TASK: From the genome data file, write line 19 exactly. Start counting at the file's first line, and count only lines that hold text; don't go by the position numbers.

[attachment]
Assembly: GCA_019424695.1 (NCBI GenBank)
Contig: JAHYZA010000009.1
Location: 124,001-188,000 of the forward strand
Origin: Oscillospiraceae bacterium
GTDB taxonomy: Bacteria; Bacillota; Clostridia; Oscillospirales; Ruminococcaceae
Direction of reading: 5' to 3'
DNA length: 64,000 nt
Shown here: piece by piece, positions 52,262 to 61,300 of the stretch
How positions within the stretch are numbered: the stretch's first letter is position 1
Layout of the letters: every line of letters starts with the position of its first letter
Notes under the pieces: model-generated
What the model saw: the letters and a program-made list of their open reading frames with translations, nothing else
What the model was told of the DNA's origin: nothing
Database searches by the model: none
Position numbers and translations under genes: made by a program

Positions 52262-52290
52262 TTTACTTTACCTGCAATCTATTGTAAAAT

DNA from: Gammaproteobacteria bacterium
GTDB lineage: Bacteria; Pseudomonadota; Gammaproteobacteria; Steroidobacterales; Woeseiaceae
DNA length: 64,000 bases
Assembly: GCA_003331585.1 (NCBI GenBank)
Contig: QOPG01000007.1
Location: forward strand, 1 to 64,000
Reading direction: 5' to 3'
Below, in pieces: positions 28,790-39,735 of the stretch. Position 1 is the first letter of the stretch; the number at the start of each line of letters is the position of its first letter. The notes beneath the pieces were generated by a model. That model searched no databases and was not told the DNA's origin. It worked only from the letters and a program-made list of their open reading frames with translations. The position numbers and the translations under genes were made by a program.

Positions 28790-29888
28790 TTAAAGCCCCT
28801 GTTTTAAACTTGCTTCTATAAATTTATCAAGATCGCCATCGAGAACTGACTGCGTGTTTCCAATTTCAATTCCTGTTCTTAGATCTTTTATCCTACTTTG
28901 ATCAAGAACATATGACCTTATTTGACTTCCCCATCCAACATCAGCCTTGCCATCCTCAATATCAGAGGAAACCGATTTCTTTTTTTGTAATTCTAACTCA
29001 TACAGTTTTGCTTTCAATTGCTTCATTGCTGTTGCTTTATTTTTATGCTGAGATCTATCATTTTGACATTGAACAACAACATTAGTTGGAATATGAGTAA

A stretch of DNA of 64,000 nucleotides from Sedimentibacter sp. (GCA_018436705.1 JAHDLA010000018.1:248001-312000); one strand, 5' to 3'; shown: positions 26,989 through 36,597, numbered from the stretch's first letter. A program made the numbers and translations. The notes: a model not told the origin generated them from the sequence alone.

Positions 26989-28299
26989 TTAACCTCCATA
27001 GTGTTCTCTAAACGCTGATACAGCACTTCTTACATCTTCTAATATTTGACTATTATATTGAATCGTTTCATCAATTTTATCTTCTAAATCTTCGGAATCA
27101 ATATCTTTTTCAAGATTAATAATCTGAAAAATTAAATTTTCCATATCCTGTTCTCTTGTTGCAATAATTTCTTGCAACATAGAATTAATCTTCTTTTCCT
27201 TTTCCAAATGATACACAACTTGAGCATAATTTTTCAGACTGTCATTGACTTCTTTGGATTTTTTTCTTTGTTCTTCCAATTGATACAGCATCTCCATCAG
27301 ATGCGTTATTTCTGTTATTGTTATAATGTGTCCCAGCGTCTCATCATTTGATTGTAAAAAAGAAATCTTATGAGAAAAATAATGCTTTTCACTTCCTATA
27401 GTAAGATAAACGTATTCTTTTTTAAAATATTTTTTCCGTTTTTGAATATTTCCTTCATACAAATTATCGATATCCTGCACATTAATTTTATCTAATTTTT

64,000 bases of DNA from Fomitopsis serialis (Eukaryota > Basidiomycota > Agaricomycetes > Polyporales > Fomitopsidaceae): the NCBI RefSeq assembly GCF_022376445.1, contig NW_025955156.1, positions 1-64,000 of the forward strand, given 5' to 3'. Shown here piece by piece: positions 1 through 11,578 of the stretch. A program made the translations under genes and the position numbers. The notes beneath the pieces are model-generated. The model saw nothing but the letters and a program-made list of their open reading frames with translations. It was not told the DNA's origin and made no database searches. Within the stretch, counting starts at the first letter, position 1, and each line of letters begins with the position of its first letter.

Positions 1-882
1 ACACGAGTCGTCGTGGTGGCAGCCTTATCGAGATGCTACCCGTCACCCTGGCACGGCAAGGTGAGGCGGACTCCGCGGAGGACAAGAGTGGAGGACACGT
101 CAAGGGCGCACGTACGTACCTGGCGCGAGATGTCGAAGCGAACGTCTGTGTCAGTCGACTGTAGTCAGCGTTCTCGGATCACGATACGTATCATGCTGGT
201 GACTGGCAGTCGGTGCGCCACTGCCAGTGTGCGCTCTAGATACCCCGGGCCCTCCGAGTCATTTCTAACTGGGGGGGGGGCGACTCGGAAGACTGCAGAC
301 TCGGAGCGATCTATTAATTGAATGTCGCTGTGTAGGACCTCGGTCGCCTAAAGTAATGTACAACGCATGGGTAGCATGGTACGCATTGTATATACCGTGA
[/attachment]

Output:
GTDB lineage: Bacteria; Pseudomonadota; Gammaproteobacteria; Steroidobacterales; Woeseiaceae